NEC Versa S9100 notebook
NEC is best known for its range of business notebooks and even those tend to be on the rather dull and basic side. This makes the release of the Versa S9100 all the more interesting, as it's an ultraportable notebook that manages to mix a fair degree of style, for NEC, with business features.
If you compare it to the likes of the Toshiba R500 or Sony VAIO ranges, it comes across as rather square and understated, but we like it all the same. The construction is solid and feels more than worth the asking price. It's not a particularly slim notebook but it feels compact. We carried it around for a couple of days and found that it more than lived up to expectations.
Weighing 1.3kg, it's certainly light enough to carry around with you every day. Match this with a battery life in excess of 5 hours and you have a great machine that can be used in and out of the office.
To keep the weight down, NEC has used a 12.1-inch LED Super-TFT panel, which looks remarkably sharp and clear. We found it bright and easy to view in most situations but did need to turn it down when using the Versa on the train.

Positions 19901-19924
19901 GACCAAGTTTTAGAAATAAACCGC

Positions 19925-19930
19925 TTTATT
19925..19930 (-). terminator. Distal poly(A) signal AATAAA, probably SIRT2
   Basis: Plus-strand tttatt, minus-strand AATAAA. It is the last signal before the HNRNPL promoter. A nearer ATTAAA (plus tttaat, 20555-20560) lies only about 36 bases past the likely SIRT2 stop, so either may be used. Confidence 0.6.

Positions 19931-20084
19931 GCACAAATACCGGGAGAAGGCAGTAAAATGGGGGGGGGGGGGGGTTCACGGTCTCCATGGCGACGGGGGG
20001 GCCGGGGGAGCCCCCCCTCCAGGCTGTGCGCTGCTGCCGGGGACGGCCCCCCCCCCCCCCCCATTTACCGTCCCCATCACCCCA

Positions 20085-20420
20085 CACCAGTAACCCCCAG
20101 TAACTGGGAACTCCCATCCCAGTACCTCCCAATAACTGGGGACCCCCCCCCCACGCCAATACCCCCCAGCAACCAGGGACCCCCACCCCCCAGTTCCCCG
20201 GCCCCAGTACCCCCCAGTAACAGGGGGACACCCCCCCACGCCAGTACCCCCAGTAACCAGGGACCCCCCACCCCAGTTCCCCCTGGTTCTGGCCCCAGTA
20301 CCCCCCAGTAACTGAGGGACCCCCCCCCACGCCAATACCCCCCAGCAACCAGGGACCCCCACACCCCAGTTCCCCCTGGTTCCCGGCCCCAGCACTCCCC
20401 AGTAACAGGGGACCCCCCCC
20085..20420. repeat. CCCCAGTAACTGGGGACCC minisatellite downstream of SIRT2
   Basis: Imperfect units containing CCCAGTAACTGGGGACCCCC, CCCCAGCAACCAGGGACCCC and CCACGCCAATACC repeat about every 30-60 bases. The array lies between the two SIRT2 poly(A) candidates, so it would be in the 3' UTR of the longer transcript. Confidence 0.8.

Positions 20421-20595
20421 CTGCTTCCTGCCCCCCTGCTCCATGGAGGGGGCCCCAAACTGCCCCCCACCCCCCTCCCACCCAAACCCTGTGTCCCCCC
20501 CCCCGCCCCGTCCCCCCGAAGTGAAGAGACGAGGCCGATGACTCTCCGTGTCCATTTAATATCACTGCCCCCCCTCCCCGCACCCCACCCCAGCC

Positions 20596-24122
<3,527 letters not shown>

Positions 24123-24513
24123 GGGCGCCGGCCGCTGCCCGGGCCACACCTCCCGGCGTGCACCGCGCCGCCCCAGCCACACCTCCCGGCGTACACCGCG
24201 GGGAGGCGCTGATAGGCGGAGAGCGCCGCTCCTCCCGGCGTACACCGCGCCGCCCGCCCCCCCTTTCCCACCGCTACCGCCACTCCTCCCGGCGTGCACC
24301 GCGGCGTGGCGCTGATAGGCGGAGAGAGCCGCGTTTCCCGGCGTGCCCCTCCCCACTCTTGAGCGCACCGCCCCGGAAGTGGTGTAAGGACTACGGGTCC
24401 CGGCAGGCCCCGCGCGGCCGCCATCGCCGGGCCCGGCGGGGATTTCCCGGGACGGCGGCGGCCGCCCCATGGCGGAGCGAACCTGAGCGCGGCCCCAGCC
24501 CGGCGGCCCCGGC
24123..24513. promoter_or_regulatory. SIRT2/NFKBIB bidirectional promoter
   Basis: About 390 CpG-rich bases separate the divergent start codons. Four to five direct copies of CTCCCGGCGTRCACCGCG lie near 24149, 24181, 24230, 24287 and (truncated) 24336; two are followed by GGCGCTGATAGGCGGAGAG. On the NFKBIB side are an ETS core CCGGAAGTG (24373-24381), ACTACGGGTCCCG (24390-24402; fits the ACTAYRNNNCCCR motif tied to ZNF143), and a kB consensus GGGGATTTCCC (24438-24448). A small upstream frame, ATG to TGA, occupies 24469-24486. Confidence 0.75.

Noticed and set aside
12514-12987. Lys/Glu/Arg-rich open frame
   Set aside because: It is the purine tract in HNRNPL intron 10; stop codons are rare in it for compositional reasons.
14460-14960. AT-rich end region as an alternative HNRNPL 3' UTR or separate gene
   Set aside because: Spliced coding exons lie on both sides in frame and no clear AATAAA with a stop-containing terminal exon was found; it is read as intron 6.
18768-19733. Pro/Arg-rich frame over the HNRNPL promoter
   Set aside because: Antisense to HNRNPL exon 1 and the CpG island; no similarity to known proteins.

What really sells this notebook, though, is the keyboard. The size of the screen limits the size of the keys and they initially feel rather cramped. However, once you're accustomed to them, they have a great feel to them. Curiously, they have large letters printed on the keys, which looks odd but makes perfect sense when trying to type in dark situations, such as on a plane.
As you would expect from such a compact design, when it comes to performance this isn't the quickest machine on the market. NEC has opted to use the Intel 1.2GHz Core 2 Duo U7600, which is an ultra-low voltage chip better suited to saving battery power than raw processing power. However, with 2048MB of memory in support, we found it loaded and ran smoothly. You'll find the hard drive offers 160GB of storage, which should be more than enough for most needs. When it comes to the operating system, it ships with Windows Vista Business by default.
Alongside a DVD rewriter fitted, you'll find the standard array of ports, and there is also a fingerprint scanner fitted logically above the keyboard. This can either be used to add security to your notebook or can be programmed to launch assigned applications at the swipe of a finger. Gigabit Ethernet and 802.11a/g wireless LAN allow for connectivity to networks.